I’m Going To Kansas City

In 1952, Ralph Bass an American rhythm-and-blues record producer and talent scout for several independent labels was running Federal Records a subsidiary of Syd Nathan’s King Records based in Cincinnati, Ohio when he asked Mike Stoller and Jerry Leiber, two nineteen year old students and song writers living in Los Angeles to write a song about Kansas City for Little Willie Littlefield.  Mike and Jerry had never been to Kansas City, but they both loved the swing, jazz and the blues music that the city was known for.  Mike Stoller wrote the music and Jerry Leiber wrote the lyrics.  They asked a bunch of R&B musicians for the names of big streets in Kansas City and they were told that 12th Street and Vine was a hot part of town, so they used it.

The true glory days of east 12th Street were the years before and directly after World War II, as that was when this street was known for jumping entertainment.  In the 1930s Count Basie and Charlie Parker both played there, and this was a place where black and white patrons could mingle together.  Count Basie left for New York in 1936, and after that the jazz scene in KC would never be the same.  People these days think of Beyoncé when they hear the name ‘Queen Bey’, but this Queen began singing professionally at the age of 12 at the Orchid Room in Kansas City, which was actually was located on 18th and Vine.  Other famous artists like Ella Fitzgerald, Billie Holiday and Dinah Washington also performed there regularly in the 1940s, and during the 1950s Ray Charles, Ruth Brown, and Fats Domino also played at the Orchid Room.  It is possible that Stoller and Leiber got the wrong information about 12th Street and perhaps they should have used 18th and Vine, anyway these lyrics have long outlasted the street.

The song was titled Kansas City but Federal had the publishing rights they were able to change the name to ‘K.C. Loving’, which they thought was more hip.  The song tanked for seven years until in 1959 when Wilbert Harrison recorded it under its original name.  Harrison changed part of Jerry’s lyrics to “They got some crazy little women there / and I’m gonna get me one”, maybe because the new record label thought the original lyrics “They got a crazy way of loving there / and I’m going to get me some” were too risqué.  Harrison’s version of Kansas City reached #1 on May 11th, 1959, on the R&B chart and stayed there for seven consecutive weeks.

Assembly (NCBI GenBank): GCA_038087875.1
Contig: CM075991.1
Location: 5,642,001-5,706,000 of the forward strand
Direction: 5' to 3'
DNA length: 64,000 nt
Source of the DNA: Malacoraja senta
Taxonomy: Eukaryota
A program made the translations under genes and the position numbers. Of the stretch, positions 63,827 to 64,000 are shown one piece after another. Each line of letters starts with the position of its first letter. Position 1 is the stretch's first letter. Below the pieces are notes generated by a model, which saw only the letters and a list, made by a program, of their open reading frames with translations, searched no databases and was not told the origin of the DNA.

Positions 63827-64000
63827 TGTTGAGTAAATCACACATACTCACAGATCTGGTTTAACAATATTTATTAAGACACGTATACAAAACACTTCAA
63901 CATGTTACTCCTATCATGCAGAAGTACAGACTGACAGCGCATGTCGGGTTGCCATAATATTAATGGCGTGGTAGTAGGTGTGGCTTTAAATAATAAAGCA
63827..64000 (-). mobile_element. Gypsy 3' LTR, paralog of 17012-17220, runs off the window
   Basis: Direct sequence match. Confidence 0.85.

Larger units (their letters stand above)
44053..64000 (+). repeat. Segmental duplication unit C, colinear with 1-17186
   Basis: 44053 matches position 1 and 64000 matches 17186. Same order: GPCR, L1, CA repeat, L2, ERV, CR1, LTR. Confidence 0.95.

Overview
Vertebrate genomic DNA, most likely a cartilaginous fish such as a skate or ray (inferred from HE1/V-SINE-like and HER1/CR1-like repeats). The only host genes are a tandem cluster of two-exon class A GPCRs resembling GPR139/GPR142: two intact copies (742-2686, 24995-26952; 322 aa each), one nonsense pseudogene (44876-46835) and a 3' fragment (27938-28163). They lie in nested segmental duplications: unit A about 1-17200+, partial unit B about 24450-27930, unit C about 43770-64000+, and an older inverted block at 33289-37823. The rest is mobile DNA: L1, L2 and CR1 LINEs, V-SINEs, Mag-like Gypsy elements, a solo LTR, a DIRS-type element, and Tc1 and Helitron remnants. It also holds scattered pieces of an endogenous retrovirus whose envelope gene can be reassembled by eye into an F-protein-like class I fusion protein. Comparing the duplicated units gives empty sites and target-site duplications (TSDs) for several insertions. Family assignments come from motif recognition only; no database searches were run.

This song is about a guy who dreams of being with his Kansas City baby, “and a bottle of Kansas City wine.”  He says how “they got a crazy way of loving there/And I’m gonna get me some.”  This could mean that Kansas City has wild women that like to party, or it could also refer to prostitutes.  Little Richard recorded this song with a whole new approach using  the “Hey, hey, hey, hey” lyrics which is the way the Beatles did it later.

Charles Finley a controversial Major League Baseball team owner, initially offered Brian Epstein the Beatles manager $50,000 for them to play in Kansas City Athletics stadium, but was turned down.  He increased his bid to $100,000 but was again rejected.  Finley then raised his offer to $150,000 which was at the time the highest sum ever paid for a single performance, which Epstein accepted to play on Sept. 17, 1964 at Municipal Stadium.  To put that in perspective, Frank Sinatra and Judy Garland were drawing $10,000 to $15,000 for a show, and a ‘64 Beatles concert was running from $20,000 to $40,000.  The Athletics were in last place at the time of the concert and only 20,280 fans showed up for concert, which only lasted just 32 minutes.  The Beatles added their version of the Kansas City/Hey-Hey-Hey-Hey! medley and they played 12 other songs: Twist And Shout, You Can’t Do That, All My Loving, She Loves You, Things We Said Today, Roll Over Beethoven, Can’t Buy Me Love, If I Fell, I Want To Hold Your Hand, Boys, A Hard Day’s Night and Long Tall Sally.  I read that over 150 different groups have recorded this song and the Grateful Dead played it on October 28, 1985 the day after the Kansas City Royals won their first World Series.

Ah, Kansas City
Gonna get my baby back home
Yeah, yeah
I’m gonna Kansas city
Gonna get my baby back home
Yeah, yeah
Well, it’s a long, long, time
Since my baby’s been gone
Ah, Kansas City
Gonna to get my baby on time
Yeah, yeah
I’m gonna Kansas City
Gonna get my baby on time
Yeah, yeah
It’s just a one, two, three, four
Five, six, seven, eight, nine, wah
Hey, hey, hey, hey
Hey, baby, woo no clown
I say you’re no clown
Now, now, now, now
Tell me baby
What’s been wrong with you
Hey, hey, hey, hey
Hey, now baby, woo no clown
I say you’re no clown
Now, now, now, now
Tell me baby
What’s been wrong with you
Well, I’ll say bye
Bye, bye, baby bye, bye
Oh, so long
Bye, bye, baby I’m gone
Yeah, I said
Bye, bye, baby, bye, bye
Bye, bye, bye, bye
Well, I’ll say bye
Bye, bye, baby bye, bye

Written for 7/29/18 Helen Vahdati’s This Thing Called Life One Word at a Time Song Lyric Sunday Theme where the prompt is “street”.

18 thoughts on “I’m Going To Kansas City

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